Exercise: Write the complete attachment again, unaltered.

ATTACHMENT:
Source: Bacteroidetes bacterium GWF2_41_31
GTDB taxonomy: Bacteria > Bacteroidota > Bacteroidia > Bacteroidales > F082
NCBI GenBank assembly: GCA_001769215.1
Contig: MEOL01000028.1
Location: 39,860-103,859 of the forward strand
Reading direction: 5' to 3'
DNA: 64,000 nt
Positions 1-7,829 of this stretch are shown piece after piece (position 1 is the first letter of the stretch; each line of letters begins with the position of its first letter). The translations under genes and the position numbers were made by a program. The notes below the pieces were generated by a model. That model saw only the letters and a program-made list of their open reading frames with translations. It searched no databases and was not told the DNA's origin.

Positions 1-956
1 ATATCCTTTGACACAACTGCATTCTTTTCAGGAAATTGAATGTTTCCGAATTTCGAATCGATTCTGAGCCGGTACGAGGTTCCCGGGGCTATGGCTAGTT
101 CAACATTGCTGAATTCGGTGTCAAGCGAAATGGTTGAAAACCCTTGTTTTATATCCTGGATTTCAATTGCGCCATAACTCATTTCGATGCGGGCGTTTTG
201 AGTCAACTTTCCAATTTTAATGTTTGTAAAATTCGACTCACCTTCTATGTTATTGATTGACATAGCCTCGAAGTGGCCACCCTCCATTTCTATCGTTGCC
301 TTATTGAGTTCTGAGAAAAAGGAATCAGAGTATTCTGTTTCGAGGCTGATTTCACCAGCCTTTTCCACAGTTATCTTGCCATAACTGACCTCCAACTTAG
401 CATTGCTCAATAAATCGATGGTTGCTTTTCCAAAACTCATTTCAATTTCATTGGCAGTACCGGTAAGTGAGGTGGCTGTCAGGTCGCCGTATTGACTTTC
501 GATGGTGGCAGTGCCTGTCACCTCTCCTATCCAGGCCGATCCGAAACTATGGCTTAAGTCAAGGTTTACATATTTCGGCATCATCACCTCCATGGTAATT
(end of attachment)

Source: Bacteroidetes bacterium GWF2_41_31
GTDB taxonomy: Bacteria > Bacteroidota > Bacteroidia > Bacteroidales > F082
NCBI GenBank assembly: GCA_001769215.1
Contig: MEOL01000028.1
Location: 39,860-103,859 of the forward strand
Reading direction: 5' to 3'
DNA: 64,000 nt
Positions 1-7,829 of this stretch are shown piece after piece (position 1 is the first letter of the stretch; each line of letters begins with the position of its first letter). The translations under genes and the position numbers were made by a program. The notes below the pieces were generated by a model. That model saw only the letters and a program-made list of their open reading frames with translations. It searched no databases and was not told the DNA's origin.

Positions 1-956
1 ATATCCTTTGACACAACTGCATTCTTTTCAGGAAATTGAATGTTTCCGAATTTCGAATCGATTCTGAGCCGGTACGAGGTTCCCGGGGCTATGGCTAGTT
101 CAACATTGCTGAATTCGGTGTCAAGCGAAATGGTTGAAAACCCTTGTTTTATATCCTGGATTTCAATTGCGCCATAACTCATTTCGATGCGGGCGTTTTG
201 AGTCAACTTTCCAATTTTAATGTTTGTAAAATTCGACTCACCTTCTATGTTATTGATTGACATAGCCTCGAAGTGGCCACCCTCCATTTCTATCGTTGCC
301 TTATTGAGTTCTGAGAAAAAGGAATCAGAGTATTCTGTTTCGAGGCTGATTTCACCAGCCTTTTCCACAGTTATCTTGCCATAACTGACCTCCAACTTAG
401 CATTGCTCAATAAATCGATGGTTGCTTTTCCAAAACTCATTTCAATTTCATTGGCAGTACCGGTAAGTGAGGTGGCTGTCAGGTCGCCGTATTGACTTTC
501 GATGGTGGCAGTGCCTGTCACCTCTCCTATCCAGGCCGATCCGAAACTATGGCTTAAGTCAAGGTTTACATATTTCGGCATCATCACCTCCATGGTAATT